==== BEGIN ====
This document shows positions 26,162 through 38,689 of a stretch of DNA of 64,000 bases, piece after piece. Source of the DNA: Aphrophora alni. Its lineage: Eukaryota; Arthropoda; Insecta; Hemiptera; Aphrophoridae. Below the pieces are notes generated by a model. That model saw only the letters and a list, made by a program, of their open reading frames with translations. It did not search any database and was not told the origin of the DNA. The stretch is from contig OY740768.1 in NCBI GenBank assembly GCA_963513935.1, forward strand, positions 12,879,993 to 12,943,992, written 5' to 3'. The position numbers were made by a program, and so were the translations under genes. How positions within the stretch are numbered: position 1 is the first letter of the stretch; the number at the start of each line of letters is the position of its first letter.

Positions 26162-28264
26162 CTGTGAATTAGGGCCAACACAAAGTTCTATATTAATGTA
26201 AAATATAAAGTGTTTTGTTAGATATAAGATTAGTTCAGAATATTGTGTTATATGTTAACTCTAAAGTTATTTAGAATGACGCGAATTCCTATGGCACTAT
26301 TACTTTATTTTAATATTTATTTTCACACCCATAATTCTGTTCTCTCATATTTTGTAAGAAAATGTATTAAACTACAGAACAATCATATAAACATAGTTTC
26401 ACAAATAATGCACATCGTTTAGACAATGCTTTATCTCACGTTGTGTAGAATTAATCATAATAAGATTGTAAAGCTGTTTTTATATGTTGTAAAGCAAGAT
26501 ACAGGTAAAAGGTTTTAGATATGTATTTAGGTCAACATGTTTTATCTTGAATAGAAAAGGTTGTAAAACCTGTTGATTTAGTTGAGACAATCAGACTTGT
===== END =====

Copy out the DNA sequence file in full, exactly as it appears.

This document shows positions 26,162 through 38,689 of a stretch of DNA of 64,000 bases, piece after piece. Source of the DNA: Aphrophora alni. Its lineage: Eukaryota; Arthropoda; Insecta; Hemiptera; Aphrophoridae. Below the pieces are notes generated by a model. That model saw only the letters and a list, made by a program, of their open reading frames with translations. It did not search any database and was not told the origin of the DNA. The stretch is from contig OY740768.1 in NCBI GenBank assembly GCA_963513935.1, forward strand, positions 12,879,993 to 12,943,992, written 5' to 3'. The position numbers were made by a program, and so were the translations under genes. How positions within the stretch are numbered: position 1 is the first letter of the stretch; the number at the start of each line of letters is the position of its first letter.

Positions 26162-28264
26162 CTGTGAATTAGGGCCAACACAAAGTTCTATATTAATGTA
26201 AAATATAAAGTGTTTTGTTAGATATAAGATTAGTTCAGAATATTGTGTTATATGTTAACTCTAAAGTTATTTAGAATGACGCGAATTCCTATGGCACTAT
26301 TACTTTATTTTAATATTTATTTTCACACCCATAATTCTGTTCTCTCATATTTTGTAAGAAAATGTATTAAACTACAGAACAATCATATAAACATAGTTTC
26401 ACAAATAATGCACATCGTTTAGACAATGCTTTATCTCACGTTGTGTAGAATTAATCATAATAAGATTGTAAAGCTGTTTTTATATGTTGTAAAGCAAGAT
26501 ACAGGTAAAAGGTTTTAGATATGTATTTAGGTCAACATGTTTTATCTTGAATAGAAAAGGTTGTAAAACCTGTTGATTTAGTTGAGACAATCAGACTTGT